Early History of the Hart-Parr Co.

College chums Charles Hart and Charles Parr build the Hart-Parr Co. on the foundation of friendship.

| June 2019


One of the more famous names among rusty iron enthusiasts is that of the Hart-Parr Co., which has more than one claim to fame. Hart-Parr built the first practical internal combustion tractor engine, was the first factory to build tractors on a production line basis and, although the term “tractor” wasn’t coined by Hart-Parr, as is often claimed, they were perhaps the first to apply it to what was then called a “gasoline traction engine.”

The two men who fathered the company, Charles Herbert Parr and Charles Walker Hart, were fascinating individuals and fast friends throughout their lives, but opposites in temperament and ambition.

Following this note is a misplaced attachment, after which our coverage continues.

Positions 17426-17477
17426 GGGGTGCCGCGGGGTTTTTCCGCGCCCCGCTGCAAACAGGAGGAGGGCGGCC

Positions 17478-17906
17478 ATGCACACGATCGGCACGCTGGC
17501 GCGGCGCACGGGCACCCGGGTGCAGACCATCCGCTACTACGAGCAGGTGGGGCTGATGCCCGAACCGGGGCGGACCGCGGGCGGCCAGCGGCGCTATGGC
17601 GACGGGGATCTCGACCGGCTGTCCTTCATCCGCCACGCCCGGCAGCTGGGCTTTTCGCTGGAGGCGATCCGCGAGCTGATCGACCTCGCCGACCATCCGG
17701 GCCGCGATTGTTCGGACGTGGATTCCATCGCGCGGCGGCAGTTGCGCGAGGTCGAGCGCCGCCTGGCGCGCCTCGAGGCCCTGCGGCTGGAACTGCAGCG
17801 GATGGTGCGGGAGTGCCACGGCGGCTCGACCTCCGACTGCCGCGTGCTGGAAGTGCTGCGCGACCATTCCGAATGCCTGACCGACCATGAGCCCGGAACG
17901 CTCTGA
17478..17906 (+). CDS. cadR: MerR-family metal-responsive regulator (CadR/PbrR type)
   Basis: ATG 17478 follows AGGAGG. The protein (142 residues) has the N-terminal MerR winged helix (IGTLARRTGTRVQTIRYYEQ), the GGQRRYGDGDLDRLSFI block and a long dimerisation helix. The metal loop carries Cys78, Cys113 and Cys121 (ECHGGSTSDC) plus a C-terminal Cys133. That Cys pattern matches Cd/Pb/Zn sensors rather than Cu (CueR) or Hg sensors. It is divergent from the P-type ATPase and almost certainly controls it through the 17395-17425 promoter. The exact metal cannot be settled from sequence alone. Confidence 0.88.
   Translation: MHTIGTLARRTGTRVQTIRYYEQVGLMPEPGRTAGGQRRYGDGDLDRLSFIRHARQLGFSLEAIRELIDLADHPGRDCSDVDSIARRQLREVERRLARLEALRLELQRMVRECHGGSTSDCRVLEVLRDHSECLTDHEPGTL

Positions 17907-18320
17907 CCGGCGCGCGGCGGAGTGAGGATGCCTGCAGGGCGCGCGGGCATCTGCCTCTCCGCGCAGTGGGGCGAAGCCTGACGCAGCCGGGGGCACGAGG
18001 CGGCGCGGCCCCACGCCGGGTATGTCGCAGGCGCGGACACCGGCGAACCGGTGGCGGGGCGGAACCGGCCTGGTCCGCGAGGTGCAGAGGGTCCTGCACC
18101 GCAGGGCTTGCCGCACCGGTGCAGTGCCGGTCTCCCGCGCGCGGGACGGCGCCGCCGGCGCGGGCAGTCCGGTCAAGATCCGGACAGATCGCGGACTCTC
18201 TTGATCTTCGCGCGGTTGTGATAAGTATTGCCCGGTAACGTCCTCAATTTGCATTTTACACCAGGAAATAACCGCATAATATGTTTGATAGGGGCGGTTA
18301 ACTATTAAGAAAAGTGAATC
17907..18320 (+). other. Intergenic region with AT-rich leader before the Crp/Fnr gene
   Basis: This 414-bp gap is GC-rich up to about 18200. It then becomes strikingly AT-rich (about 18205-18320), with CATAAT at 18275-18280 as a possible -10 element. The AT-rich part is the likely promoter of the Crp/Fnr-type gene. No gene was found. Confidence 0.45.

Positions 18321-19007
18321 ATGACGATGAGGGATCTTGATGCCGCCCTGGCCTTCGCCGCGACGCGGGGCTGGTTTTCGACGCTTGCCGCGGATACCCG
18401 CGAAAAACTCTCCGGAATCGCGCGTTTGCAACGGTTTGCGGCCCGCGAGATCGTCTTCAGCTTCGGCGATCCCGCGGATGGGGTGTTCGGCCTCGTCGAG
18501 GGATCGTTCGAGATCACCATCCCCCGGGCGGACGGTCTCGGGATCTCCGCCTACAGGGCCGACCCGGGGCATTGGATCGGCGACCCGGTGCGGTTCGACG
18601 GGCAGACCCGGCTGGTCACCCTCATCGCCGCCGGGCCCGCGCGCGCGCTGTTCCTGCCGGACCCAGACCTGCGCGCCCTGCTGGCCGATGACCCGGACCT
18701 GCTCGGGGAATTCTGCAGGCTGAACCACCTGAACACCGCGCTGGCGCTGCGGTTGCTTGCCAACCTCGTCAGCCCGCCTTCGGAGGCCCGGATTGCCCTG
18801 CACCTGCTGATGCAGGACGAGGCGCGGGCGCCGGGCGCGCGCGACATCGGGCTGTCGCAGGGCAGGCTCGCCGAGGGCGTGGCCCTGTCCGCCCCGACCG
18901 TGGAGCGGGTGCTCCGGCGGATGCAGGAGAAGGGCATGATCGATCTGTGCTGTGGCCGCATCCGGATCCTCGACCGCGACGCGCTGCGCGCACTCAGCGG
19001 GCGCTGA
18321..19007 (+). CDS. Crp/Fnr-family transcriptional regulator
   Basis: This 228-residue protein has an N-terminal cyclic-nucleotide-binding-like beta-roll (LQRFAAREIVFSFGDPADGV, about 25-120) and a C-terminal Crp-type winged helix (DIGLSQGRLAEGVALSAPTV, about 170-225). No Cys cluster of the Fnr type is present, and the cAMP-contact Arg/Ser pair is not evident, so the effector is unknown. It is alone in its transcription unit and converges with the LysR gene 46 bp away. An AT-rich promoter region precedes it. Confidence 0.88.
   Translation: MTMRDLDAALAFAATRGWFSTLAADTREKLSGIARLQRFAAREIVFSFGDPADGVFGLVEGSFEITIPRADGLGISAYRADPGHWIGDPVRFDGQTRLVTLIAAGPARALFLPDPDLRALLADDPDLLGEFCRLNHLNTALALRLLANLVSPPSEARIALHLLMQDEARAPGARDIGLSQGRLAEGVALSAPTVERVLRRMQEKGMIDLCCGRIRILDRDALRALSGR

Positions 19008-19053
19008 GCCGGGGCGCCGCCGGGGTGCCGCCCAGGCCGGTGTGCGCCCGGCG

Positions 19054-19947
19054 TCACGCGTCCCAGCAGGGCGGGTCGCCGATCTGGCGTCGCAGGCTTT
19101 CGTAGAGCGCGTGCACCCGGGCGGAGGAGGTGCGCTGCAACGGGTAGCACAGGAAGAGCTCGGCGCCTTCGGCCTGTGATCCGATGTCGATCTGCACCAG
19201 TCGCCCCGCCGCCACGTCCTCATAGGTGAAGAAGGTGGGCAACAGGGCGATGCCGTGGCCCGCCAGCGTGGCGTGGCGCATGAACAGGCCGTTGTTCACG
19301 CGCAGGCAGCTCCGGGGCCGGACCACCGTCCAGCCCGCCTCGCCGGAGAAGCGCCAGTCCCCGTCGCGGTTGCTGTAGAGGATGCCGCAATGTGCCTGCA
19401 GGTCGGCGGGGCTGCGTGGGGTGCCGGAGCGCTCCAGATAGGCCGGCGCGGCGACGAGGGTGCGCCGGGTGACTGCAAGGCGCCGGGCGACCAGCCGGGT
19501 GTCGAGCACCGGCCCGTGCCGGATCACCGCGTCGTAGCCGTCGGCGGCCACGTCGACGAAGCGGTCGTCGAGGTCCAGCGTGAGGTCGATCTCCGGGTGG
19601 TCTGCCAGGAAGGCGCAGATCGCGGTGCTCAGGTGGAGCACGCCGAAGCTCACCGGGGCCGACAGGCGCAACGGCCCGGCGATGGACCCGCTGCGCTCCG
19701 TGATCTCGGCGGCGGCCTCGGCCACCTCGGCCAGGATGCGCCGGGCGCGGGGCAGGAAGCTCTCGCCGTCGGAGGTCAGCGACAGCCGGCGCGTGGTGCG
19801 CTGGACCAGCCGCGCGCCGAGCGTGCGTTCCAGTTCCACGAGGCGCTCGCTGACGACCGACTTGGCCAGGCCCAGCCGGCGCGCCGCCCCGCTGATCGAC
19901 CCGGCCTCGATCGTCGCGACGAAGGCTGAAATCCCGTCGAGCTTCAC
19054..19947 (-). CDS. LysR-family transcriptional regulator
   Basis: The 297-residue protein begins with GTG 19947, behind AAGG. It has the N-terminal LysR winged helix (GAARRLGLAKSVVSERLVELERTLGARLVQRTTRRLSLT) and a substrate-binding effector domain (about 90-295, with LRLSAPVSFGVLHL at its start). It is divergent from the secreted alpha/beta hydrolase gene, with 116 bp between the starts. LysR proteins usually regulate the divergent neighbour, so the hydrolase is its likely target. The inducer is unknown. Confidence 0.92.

Hart was born in Charles City, Iowa, in 1872. He worked at his father’s lumber business and farm before entering the University of Wisconsin in Madison in 1893. Charles Parr, born in Wisconsin in 1868, loved to tinker with his father’s farm machinery and worked at Eclipse Wind Engine Co., Beloit, Wisconsin, before he too went to the University of Wisconsin, in 1893.

As the two young men were both enrolled in the college’s mechanical engineering department, it’s not surprising that they met and, due to sharing common interests, became fast friends. They even began to operate a small machine shop to repair farm machines in Madison while still in college. That is where their experiments with internal combustion engines began.

Expansion triggers move

To earn special honors at graduation, Hart and Parr wrote an extensive thesis describing the history and development of internal combustion engines, which at that time were still pretty primitive, as well as explaining their ideas on ignition, timing, governing and carburetion. To demonstrate their ideas, they built a 2-cylinder vertical valve-in-head engine that was much simpler and lighter in weight than the engines then in use.


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